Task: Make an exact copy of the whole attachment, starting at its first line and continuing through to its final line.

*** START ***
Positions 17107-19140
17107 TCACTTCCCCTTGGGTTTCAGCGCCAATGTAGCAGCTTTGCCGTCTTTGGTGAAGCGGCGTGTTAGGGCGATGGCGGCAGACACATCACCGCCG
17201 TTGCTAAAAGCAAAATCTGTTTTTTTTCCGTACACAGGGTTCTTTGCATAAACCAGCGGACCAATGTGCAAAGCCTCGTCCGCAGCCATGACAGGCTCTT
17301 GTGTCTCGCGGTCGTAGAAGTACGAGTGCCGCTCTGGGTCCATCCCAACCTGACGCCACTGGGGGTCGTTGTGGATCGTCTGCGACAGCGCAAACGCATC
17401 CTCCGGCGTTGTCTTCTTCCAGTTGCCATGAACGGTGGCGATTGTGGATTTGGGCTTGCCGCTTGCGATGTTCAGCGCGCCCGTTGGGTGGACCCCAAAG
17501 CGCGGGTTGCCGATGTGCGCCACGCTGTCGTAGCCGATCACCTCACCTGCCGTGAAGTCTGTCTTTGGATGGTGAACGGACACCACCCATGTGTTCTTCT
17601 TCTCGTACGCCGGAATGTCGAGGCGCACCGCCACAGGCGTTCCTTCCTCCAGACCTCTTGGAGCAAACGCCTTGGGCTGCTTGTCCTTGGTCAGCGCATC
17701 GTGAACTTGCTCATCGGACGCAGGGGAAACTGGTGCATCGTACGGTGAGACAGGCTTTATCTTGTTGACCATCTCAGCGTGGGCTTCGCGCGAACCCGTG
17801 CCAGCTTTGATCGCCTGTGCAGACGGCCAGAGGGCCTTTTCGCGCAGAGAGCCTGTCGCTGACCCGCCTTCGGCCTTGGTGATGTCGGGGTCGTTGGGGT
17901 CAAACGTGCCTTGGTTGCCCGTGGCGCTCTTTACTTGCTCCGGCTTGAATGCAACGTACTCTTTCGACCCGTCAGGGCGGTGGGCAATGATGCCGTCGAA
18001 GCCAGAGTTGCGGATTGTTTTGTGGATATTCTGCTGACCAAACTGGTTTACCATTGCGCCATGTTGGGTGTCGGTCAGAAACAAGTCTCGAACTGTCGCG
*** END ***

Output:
Positions 17107-19140
17107 TCACTTCCCCTTGGGTTTCAGCGCCAATGTAGCAGCTTTGCCGTCTTTGGTGAAGCGGCGTGTTAGGGCGATGGCGGCAGACACATCACCGCCG
17201 TTGCTAAAAGCAAAATCTGTTTTTTTTCCGTACACAGGGTTCTTTGCATAAACCAGCGGACCAATGTGCAAAGCCTCGTCCGCAGCCATGACAGGCTCTT
17301 GTGTCTCGCGGTCGTAGAAGTACGAGTGCCGCTCTGGGTCCATCCCAACCTGACGCCACTGGGGGTCGTTGTGGATCGTCTGCGACAGCGCAAACGCATC
17401 CTCCGGCGTTGTCTTCTTCCAGTTGCCATGAACGGTGGCGATTGTGGATTTGGGCTTGCCGCTTGCGATGTTCAGCGCGCCCGTTGGGTGGACCCCAAAG
17501 CGCGGGTTGCCGATGTGCGCCACGCTGTCGTAGCCGATCACCTCACCTGCCGTGAAGTCTGTCTTTGGATGGTGAACGGACACCACCCATGTGTTCTTCT
17601 TCTCGTACGCCGGAATGTCGAGGCGCACCGCCACAGGCGTTCCTTCCTCCAGACCTCTTGGAGCAAACGCCTTGGGCTGCTTGTCCTTGGTCAGCGCATC
17701 GTGAACTTGCTCATCGGACGCAGGGGAAACTGGTGCATCGTACGGTGAGACAGGCTTTATCTTGTTGACCATCTCAGCGTGGGCTTCGCGCGAACCCGTG
17801 CCAGCTTTGATCGCCTGTGCAGACGGCCAGAGGGCCTTTTCGCGCAGAGAGCCTGTCGCTGACCCGCCTTCGGCCTTGGTGATGTCGGGGTCGTTGGGGT
17901 CAAACGTGCCTTGGTTGCCCGTGGCGCTCTTTACTTGCTCCGGCTTGAATGCAACGTACTCTTTCGACCCGTCAGGGCGGTGGGCAATGATGCCGTCGAA
18001 GCCAGAGTTGCGGATTGTTTTGTGGATATTCTGCTGACCAAACTGGTTTACCATTGCGCCATGTTGGGTGTCGGTCAGAAACAAGTCTCGAACTGTCGCG